Holiday music beyond the orchestras
I didn't go see the Heartland Pops Orchestra's Christmas concert Dec. 1. Nor did I watch the Southeast Missouri Symphony's holiday concert Nov. 28.
No offense to those groups -- they're both great at what they do, and I've heard nothing but good things about their concerts. The thing is, orchestras just don't do it for me. They're about as exciting to me as watching a documentary about the construction of municipal water systems. Yawn.
Remember, I pledged to be straight with you, so that's what I'm doing. I hope my orchestra buddies don't get offended.
So when I'm looking for some entertainment around the holidays, I look for something that's going to rock my teeth out of my head. And if I can help a good cause while enjoying some loud, sweaty rock 'n' roll, it's that much better.
Being that I am a child of the modern age, one who loves the "low" art forms of "popular" music, my tastes are much more likely to take me to the Christmas Hoot on Dec. 17.
Don't know what the Hoot is? Here's a crash course:
Sometime, many years ago, probably about 15 of them, local musician Bob Camp started a downtown nightlife event to raise money for charity -- a way to bring local musicians together for a good cause around the holidays. The thing was so successful, he gave it a name -- Christmas Hoot -- and made that Hoot an annual event. Each year the Hoot returns in the form of the "Fourth or Fifth Annual Christmas Hoot," "The Umpteenth Christmas Hoot," "The Nearly 20th Christmas Hoot." Camp likes funny names, so you get the picture.
Several local bands and venues take part in the action, and they donate money to Cottonwood Treatment Center, so those at the center may have a gift to open on Christmas morning. Heart-warming, isn't it?
While the bands don't always play Christmas music, the atmosphere is always tinged with holiday spirit, Camp tells me.
"It's kind of like Halloween, some people come in costumes, some people don't," Camp said.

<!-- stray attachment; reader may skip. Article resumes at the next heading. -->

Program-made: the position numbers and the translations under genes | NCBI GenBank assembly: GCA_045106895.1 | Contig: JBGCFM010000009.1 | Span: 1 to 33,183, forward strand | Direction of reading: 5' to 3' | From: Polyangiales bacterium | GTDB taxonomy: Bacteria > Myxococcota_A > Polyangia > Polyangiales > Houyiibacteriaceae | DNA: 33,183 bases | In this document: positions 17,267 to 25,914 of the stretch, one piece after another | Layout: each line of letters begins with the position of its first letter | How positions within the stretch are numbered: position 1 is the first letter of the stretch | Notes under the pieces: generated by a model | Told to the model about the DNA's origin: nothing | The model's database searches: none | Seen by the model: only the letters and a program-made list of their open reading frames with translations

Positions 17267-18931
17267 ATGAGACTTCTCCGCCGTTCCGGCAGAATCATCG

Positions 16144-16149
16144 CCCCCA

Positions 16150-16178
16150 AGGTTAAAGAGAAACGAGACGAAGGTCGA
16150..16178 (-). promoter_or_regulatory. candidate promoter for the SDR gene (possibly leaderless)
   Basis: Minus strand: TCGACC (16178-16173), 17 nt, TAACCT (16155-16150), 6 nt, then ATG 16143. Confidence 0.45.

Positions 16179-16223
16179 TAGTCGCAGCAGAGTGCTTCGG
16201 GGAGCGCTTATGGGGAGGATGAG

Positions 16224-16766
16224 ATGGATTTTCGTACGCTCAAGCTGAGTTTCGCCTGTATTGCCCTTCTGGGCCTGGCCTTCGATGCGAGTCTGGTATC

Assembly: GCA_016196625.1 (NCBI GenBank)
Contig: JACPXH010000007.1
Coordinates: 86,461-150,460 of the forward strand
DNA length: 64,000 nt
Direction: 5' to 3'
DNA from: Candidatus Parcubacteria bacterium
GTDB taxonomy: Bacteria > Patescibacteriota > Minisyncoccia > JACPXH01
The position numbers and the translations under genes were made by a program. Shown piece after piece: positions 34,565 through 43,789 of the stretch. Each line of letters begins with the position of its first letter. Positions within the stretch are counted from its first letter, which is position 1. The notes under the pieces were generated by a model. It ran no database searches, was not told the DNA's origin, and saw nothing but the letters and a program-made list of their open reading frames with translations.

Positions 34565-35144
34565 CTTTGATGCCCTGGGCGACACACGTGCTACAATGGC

Bands at this year's Hoot include Bruce Zimmerman and the Water Street Band, the Mike Renick Band, Fill, the Hulk Dugan Band (made of members from Fusion Blue and others) and Moodminder at three venues -- Port Cape, Buckner Brewing Co. and Broussard's. And the band with the best name of all, All-Original Interchangeable Internationale Harvester Playboy House of Pancakes (not the Beatles) Blues Band will also play. For those of you who don't know, that's Camp's band -- he loves those crazy names.
Renick's going to be extremely busy with the charitable rock shows this season. His band is playing another one Thursday at the Rude Dog to benefit Toys for Tots.
Before the Hoot or the Toys benefit, there's another downtown nightlife Christmas entertainment offering happening tonight that. It falls somewhere between those screaming rock shows and the symphony, if you want to look at it that way. The SEMO Acoustic Musicians Guild, fronted by people like Jerry Swan, Dale Haskell and Dan Wiethop, will perform from 7 to 10 p.m. today at the Broadway Books and Roasting Co., in a concert they're calling "An Old Fashioned Acoustic Christmas."
The sound is unplugged, the air is smoke-free, and the place smells of coffee. Sounds like a good time for you less-rowdy folks.
Swan tells me the members of the guild will perform traditional Christmas tunes in an extremely informal atmosphere. Wiethop will take up his autoharp, there will be djimbes and sleigh bells. The music, says Swan, is "rustic."
The slogan for the concert: "No cover! Just a lot of goodwill."
Goodwill abounds downtown this Christmas season. Nightlife people aren't always known for their charitable giving -- like me they don't have a lot of excess cash after paying $3.50 each for good beer downtown. But here's a chance for those people, and I include myself, to spread that goodwill.
335-6611, extension 182